Then there was air assault school. In order to even be admitted into air assault school you need to complete an obstacle course. There were two obstacles in particular that you could not cut corners on or they would fail you. One of them was a very, very tall ladder made of logs. The higher up you went, the farther apart the rungs were until you reached the last one, which required me (I'm not very tall, at 5'9") to stand on my toes. In order to "pass" this obstacle you needed to flip yourself over the top and come back down the other way.
When I reached the top, I was frozen in fright, hugging the log on the end of the ladder for dear life. The air assault instructors were yelling at me from the ground. Below me was a female soldier who was smaller and shorter than me. She was scared too, but a couple of guys from her unit did the obstacle by her side for encouragement (this was allowed, so long as nobody physically pulled you up to complete the obstacle). She was as scared as I was--when she got to the top she reached for the other side of the ladder. The guys who were there for encouragement kept trying to lift her spirits and finally, she reached for the last rung of the ladder and pulled herself up and over.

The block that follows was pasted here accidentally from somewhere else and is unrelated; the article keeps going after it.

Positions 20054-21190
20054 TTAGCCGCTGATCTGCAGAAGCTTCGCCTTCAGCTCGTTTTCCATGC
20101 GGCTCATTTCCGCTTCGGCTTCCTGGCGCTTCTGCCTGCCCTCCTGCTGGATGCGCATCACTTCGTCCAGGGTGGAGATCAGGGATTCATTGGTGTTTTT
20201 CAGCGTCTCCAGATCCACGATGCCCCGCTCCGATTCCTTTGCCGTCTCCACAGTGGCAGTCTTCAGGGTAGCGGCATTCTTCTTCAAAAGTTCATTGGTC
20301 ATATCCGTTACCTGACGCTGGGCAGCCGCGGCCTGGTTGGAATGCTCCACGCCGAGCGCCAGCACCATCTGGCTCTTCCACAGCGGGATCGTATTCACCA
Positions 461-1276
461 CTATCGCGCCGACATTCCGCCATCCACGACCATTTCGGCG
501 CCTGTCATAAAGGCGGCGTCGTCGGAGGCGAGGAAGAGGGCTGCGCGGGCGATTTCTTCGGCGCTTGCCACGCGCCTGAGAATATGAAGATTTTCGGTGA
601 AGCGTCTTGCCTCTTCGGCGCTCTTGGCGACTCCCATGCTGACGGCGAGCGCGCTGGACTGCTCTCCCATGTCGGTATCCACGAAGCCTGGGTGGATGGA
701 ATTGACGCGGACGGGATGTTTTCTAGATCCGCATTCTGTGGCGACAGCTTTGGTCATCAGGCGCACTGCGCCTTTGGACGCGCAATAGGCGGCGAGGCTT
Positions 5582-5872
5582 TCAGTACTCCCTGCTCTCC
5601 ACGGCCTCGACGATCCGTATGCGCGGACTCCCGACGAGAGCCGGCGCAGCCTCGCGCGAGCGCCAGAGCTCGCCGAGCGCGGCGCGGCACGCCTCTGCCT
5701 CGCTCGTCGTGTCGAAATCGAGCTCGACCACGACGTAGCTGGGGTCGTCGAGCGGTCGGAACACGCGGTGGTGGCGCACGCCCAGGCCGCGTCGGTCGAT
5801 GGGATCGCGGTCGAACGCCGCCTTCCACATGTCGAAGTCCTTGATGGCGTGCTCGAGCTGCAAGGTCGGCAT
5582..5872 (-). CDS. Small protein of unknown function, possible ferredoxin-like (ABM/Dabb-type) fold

I watched as I continued to hold on to the side of the ladder for dear life. Then I realized that if word got back to my unit--an infantry unit, no less, with the legendary 101st Airborne Division--that a female made it but I didn't, I would NEVER, EVER live it down. That gave me the courage I needed to flip myself over the top and make it down.
As an epilogue, I successfully completed Air Assault school and earned my Air Assault wings. BTW, just writing this made my palms sweaty, that's how scared of heights I am.
Leaving my abusive ex with nothing but my clothes, my car, and my computer after 8 years of bad marriage. Within a year I was 1000% better off financially and emotionally, and three years later I met the love of my life (and we are still together and still happy).
The most courageous thing I have ever done was move my family to a developing country (Cambodia) where we lived for six years. During that time, I learned a new language (something I was unable to do for the 40 previous years); overcame my fright of dragon flies (one day I held a calm conversation with a Cambodian national while literally hundreds of dragon flies were buzzing around our heads); explored bat caves; overcame a mild case of dengue fever; ate a tarantula and other fear factor bugs; and rode half day trips in every sort of taxi vehicle from sedans to nissan pick ups loaded with live chickens bound for market.